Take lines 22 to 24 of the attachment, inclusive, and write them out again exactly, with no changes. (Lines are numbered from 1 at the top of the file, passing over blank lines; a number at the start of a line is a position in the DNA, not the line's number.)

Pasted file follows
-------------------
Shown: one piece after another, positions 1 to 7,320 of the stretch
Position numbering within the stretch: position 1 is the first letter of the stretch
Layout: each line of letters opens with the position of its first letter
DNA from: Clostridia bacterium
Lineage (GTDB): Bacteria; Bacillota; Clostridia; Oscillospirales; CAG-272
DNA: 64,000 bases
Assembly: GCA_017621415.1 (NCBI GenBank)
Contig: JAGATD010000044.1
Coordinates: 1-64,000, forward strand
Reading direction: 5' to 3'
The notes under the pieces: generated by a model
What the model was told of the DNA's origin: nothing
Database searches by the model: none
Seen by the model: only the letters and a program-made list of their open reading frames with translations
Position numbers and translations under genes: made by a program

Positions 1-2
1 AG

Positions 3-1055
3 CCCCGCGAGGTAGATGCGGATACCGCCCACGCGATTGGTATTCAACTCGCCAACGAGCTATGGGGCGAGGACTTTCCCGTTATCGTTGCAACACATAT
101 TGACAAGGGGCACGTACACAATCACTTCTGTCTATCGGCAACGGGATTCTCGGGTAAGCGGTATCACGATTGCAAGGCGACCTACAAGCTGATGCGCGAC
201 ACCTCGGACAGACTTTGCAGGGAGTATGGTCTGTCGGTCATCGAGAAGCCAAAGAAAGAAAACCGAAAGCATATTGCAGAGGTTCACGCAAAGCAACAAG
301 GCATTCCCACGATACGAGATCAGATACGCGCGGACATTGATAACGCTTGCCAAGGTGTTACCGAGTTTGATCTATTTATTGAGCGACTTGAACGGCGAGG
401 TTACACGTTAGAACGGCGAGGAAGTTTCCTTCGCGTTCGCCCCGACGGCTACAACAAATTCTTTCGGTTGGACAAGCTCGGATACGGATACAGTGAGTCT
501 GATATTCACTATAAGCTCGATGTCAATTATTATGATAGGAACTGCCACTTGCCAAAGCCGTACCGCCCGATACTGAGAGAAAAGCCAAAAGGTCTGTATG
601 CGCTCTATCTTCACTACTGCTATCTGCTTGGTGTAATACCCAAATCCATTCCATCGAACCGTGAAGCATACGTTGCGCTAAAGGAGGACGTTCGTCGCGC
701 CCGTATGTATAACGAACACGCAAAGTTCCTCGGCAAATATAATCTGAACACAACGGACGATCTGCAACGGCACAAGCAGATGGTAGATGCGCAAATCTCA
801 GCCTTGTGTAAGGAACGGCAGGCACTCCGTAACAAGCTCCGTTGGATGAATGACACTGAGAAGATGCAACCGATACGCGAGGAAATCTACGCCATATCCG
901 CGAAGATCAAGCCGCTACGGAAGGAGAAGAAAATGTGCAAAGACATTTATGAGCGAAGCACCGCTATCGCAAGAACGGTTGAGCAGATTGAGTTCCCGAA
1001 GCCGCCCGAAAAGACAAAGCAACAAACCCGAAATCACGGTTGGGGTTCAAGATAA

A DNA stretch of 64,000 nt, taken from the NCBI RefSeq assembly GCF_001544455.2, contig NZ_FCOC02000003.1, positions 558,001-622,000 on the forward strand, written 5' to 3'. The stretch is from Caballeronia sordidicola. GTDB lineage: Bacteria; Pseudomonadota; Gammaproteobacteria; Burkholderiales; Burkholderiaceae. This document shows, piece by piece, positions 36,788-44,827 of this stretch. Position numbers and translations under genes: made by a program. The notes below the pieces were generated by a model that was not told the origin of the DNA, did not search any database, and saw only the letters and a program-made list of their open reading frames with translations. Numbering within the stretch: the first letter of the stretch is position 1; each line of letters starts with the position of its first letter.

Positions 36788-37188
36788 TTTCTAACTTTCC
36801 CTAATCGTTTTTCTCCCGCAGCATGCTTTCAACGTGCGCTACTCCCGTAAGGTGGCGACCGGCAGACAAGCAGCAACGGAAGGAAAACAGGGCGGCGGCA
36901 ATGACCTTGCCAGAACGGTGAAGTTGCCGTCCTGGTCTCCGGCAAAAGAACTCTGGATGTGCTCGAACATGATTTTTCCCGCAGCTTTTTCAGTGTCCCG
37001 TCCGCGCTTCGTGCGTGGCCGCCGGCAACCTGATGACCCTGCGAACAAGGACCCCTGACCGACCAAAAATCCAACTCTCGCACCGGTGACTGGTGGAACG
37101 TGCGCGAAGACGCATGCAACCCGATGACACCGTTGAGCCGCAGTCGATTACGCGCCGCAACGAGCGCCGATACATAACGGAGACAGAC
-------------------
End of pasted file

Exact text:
301 GCATTCCCACGATACGAGATCAGATACGCGCGGACATTGATAACGCTTGCCAAGGTGTTACCGAGTTTGATCTATTTATTGAGCGACTTGAACGGCGAGG
401 TTACACGTTAGAACGGCGAGGAAGTTTCCTTCGCGTTCGCCCCGACGGCTACAACAAATTCTTTCGGTTGGACAAGCTCGGATACGGATACAGTGAGTCT
501 GATATTCACTATAAGCTCGATGTCAATTATTATGATAGGAACTGCCACTTGCCAAAGCCGTACCGCCCGATACTGAGAGAAAAGCCAAAAGGTCTGTATG